Should we stay or should we go?
That is the question facing mission-driven communicators on Twitter. The platform is not the knowledge sharing and mission amplifying communications tool it was just a few months ago. Under its new owner, billionaire Elon Musk, Twitter is chaotic. Half of its workforce has been laid off (or has otherwise left the company), its Trust & Safety team is practically nonexistent, and Musk has gone all in on a platform that elevates “free speech” without addressing harassment and hate.
While we don’t know what Twitter will look like in a week or a month—or if it will even exist—we can offer mission-driven organizations and professionals some dos and don’ts for how you manage your presence on the platform and how you might consider shifting your resources to other existing channels.
- Don’t establish a new Twitter channel, at least not right now.
Now is not the time to launch a Twitter channel and invite your staff, board, partners, and other allies to engage in conversation. It’s unclear if Twitter will reemerge as the vibrant space for networking and field building it has been in the past. It’s best to postpone any plans to start or expand your Twitter presence.
- Don’t delete your account, either.
You worked hard to build up an audience, followers, and a feed of resources and perspectives that represent you and your organization. Retain that value by hitting pause on all non-essential postings. For example, if you have a timely report or event and you want to promote findings or a readout, then share it on Twitter. But don’t sink time into regular cultivation of your feed.
- Don’t invest in Twitter.
We mean little “I” invest here. Avoid paid advertising campaigns, if not for ideological reasons then for practical ones. With a diminished workforce and shifting priorities at Twitter, it’s difficult to know how and if your messages will reach the audience you want to influence.
- Do download your archive.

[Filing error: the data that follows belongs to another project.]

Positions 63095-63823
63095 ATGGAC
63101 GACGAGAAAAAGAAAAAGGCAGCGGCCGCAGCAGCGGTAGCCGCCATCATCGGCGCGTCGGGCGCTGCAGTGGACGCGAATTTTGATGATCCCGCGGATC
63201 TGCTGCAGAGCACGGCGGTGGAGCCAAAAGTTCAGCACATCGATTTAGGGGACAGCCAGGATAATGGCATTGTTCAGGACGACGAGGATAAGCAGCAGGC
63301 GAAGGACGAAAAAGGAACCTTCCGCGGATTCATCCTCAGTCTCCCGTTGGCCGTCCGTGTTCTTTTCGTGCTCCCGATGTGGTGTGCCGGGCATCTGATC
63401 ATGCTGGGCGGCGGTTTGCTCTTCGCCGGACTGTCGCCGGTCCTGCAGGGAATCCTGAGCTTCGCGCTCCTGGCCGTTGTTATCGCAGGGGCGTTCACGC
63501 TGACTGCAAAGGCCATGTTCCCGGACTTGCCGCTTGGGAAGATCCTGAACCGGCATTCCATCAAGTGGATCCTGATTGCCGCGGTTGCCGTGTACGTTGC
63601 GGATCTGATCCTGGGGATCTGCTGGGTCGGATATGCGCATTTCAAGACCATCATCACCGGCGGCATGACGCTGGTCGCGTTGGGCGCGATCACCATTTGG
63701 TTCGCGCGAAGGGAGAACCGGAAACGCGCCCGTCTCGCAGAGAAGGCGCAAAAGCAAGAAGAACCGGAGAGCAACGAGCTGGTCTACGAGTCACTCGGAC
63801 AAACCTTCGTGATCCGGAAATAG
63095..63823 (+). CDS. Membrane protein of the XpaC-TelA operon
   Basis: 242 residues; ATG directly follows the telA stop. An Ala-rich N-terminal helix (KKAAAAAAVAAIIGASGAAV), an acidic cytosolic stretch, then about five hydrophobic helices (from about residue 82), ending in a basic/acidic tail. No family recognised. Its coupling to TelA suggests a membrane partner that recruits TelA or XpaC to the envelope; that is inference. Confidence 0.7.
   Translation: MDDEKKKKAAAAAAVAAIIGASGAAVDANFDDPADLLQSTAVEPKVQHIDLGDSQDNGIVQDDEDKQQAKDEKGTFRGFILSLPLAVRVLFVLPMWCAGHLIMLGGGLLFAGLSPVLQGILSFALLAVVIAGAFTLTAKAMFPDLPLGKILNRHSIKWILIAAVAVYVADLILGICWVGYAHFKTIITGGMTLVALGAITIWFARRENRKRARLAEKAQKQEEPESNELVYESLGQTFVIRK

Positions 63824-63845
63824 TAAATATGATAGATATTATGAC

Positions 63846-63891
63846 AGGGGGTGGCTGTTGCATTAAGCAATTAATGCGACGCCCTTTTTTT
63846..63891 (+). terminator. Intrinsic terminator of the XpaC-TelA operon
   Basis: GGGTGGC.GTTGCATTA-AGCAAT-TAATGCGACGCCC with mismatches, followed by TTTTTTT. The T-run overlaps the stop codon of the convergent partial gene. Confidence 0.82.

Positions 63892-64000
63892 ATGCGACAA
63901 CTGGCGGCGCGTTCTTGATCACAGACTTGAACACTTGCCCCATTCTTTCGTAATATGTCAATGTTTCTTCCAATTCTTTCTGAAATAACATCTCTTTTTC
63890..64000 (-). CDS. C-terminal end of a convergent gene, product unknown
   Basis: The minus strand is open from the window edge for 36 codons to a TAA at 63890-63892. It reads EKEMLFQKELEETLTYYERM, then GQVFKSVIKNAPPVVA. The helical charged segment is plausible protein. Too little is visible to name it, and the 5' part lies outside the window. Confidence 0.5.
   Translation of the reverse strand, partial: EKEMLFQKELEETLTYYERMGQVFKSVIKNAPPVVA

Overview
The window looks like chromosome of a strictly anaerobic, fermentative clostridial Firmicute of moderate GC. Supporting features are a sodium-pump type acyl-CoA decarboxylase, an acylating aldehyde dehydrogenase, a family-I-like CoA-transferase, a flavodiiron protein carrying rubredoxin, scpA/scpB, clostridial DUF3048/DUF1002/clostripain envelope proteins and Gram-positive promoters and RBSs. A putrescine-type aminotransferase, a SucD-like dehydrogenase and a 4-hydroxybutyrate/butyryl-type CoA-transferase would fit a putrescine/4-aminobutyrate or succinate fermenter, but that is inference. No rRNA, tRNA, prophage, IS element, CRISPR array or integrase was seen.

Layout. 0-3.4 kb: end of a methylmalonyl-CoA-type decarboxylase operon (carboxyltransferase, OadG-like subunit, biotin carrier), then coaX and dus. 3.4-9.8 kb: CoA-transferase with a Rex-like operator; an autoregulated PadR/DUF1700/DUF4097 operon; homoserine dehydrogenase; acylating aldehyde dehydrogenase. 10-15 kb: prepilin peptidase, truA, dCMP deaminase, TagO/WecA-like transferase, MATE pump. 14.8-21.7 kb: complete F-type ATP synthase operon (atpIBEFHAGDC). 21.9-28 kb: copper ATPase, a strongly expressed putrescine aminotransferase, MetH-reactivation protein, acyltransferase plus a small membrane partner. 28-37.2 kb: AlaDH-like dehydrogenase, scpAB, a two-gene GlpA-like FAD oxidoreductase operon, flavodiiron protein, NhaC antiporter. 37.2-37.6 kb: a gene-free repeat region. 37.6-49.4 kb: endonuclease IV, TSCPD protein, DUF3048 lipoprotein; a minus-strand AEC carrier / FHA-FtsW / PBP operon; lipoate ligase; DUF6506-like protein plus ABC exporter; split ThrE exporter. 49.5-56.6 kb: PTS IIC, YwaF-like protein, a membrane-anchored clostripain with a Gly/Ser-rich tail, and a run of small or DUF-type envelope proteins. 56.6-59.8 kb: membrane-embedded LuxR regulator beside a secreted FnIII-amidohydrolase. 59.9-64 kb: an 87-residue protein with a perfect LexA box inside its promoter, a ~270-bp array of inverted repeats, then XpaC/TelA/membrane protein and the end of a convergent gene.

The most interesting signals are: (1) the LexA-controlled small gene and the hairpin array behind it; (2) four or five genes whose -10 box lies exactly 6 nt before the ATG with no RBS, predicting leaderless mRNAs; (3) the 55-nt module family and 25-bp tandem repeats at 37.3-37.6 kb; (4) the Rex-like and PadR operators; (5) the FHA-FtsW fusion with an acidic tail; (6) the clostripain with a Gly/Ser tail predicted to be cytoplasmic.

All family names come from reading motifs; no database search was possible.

If Twitter does go away so too does the record of your posts and, importantly, your following. If you download your archive you can track the organizations and individuals who have self-selected into your orbit during your time on the platform. You know how valuable lists are… don’t lose this one! (Go to Settings > Account > Download your data. Or follow a step-by-step here.)
- Do listen and engage with your community.
In today’s polarized environment, your followers may continue to be active on Twitter to voice their opinions and develop a community in opposition to the prevailing sentiment on Twitter. Monitor their activity closely and use your own voice to encourage and support them.
- Do track conversations to other established platforms.
With Twitter’s recent changes, many users have migrated to other platforms. Monitor activity on well-established platforms, as well as emerging ones, and explore ways to increase your organization’s presence on them.
The best platform for your organization depends on your audience, your goals, and how you want to engage a virtual audience. Consider LinkedIn, where organizational brand building is a platform feature. Facebook, which is facing its own existential crises when it comes to addressing misinformation and toxic content, fosters more dialogue than LinkedIn and has a strong educator presence. Instagram could be your go-to platform if you regularly have visuals to share, such as those from events or insights paired with images. If you already were on Twitter plus another platform or two, focus on those others and pin a tweet telling your followers where to find you.
- Do explore alternative platforms.
Some Twitter users are switching over to Mastodon, a growing platform that could emerge as a substitute to Twitter. Right now, it’s too new and niche for established organizations to pivot to at this stage. But pay close attention to the conversations relevant to your mission and consider engaging with members of your audience in the future.
To talk with us about these tips or learn more about how we support mission-driven communicators, please contact email@example.com.